Press conference

by NATO Secretary General Anders Fogh Rasmussen following the North Atlantic Council meeting in Foreign Ministers session

  • 04 Dec. 2012
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  • Last updated: 05 Dec. 2012 08:56

NATO Secretary General Anders Fogh Rasmussen

Today NATO agreed to augment Turkey’s air defence capabilities by deploying Patriot missiles to Turkey.

Turkey has asked for NATO’s support. And we stand with Turkey in the spirit of strong solidarity. To the Turkish people we say: we are determined to defend you and your territory. To anyone who would want to attack Turkey we say: don’t even think about it. 

We welcome the intention of Germany, the Netherlands and the United States to provide Patriot missile batteries – subject, of course, to their respective national procedures. The systems will be under the operational command of NATO’s Supreme Allied Commander in Europe.

And I want this to be absolutely clear: this deployment will be defensive only. It will in no way support a no-fly zone or any offensive operation. And it will contribute to the de-escalation of the crisis along the Alliance’s border.

Today’s agreement follows consultations in the framework of Article 4 of the North Atlantic Treaty. Consultations held at Turkish request and, of course, the North Atlantic council will regularly assess the developing situation and the implementation of the deployment.

NATO’s ultimate task is the protection and defence of our members. Today, we underline once again our steadfast commitment to the security of this Alliance and our full solidarity and resolve to protect our populations and territories.

I can also inform you that the NATO ministers unanimously expressed grave concerns about reports that the Syrian regime may be considering the use of chemical weapons. Any such action would be completely unacceptable and a clear breach of international law. We call for an end to the violence in Syria, violence which represents a serious threat to security and stability in the region. We fully support the efforts of the international community to find a peaceful solution.

Today, we also discussed our partnerships – the way we work with countries and organisations from around the world to improve our shared security.

Partnerships are at the core of NATO’s business. Partner countries have played a significant role in all our recent operations. Indeed, eight partners have already made a firm commitment to our future mission to train, advise and assist the Afghan security forces. And they are part of the planning process.

Partners also have a valuable voice in our political dialogue.  We have maintained our strong engagement with partners countries, in everything that we do.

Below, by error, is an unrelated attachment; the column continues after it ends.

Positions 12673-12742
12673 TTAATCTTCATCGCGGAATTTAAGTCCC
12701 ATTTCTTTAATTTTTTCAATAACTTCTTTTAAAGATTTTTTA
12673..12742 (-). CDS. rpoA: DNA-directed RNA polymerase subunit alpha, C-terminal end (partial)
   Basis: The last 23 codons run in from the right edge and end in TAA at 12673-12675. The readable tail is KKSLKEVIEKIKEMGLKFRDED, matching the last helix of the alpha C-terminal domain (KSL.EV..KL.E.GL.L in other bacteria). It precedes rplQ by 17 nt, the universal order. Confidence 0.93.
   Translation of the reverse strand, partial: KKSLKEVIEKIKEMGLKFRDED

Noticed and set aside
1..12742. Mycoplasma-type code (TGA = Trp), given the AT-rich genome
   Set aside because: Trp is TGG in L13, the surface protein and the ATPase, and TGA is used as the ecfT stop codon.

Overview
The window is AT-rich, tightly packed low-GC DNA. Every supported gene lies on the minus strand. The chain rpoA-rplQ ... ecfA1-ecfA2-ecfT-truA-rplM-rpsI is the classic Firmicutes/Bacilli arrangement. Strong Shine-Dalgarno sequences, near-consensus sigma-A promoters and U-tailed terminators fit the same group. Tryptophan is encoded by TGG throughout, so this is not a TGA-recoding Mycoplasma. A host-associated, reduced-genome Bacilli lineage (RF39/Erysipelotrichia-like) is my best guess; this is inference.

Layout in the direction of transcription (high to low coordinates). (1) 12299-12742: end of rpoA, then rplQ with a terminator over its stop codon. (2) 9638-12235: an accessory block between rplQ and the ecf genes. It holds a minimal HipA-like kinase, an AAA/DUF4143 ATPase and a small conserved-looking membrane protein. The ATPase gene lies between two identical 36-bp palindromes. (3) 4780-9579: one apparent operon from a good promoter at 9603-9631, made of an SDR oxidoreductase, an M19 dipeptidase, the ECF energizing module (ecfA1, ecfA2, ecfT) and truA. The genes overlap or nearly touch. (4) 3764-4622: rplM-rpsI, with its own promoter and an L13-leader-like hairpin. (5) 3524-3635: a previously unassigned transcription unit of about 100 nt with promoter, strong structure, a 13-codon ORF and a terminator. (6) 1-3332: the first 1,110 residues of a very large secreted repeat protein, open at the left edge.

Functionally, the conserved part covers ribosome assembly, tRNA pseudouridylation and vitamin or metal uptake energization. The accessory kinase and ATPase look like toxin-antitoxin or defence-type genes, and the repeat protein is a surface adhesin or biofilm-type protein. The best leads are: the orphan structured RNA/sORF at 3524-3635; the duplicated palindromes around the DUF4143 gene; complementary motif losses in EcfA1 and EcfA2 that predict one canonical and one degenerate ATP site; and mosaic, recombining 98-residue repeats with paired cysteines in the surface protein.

Our partnerships bring great benefits. And they have the potential to bring still more. That is why we will continue to explore new ways to strengthen our cooperation with our partners in the years to come.

One of NATO’s most potent tools is our Open Door policy. Today we discussed the progress made by the four countries which aspire to join the Alliance.

We reconfirmed our continued commitment to the Open Door policy. We stressed our determination to continue helping these countries move closer to achieving their aspirations.

And we highlighted the importance of all these countries making the maximum effort to meet the standards of NATO membership.

With that, I am ready to take your questions.

Oana Lungescu, NATO Spokesperson: And we apologize. We seem to have a slight technical problem with the interpretation. Hopefully it will go away or perhaps turn itself down.

We’ll go with the Turkish media over there.

Question: Sirta Chukton (ph), from IHA News Agency.

Mr. Secretary General, I’d like to have a couple of questions, if you allow me.

First of all, at this point can you confirm any technical details about this decision? Like how many missiles are going to be deployed? For how long?

My second question will be NATO made it clear that it is for defence, but what is not still very clear to me is the rule of engagement and the cause for engagement. At what stage are these missiles going to be used?

And the third one is that is there any possibility in the mid- and long-term future that these missiles can become a part of the NATO missile defence system capability?

Thank you very much.

Anders Fogh Rasmussen: Firstly, no, we have not had technical discussions today. It’s been a political discussion and a political decision. Now will follow the technical implementation of this political decision.

As regards rules of engagement, we follow normal procedures. Such a decision is always or in such a decision is always included rules of engagement agreed by all 28 NATO Allies.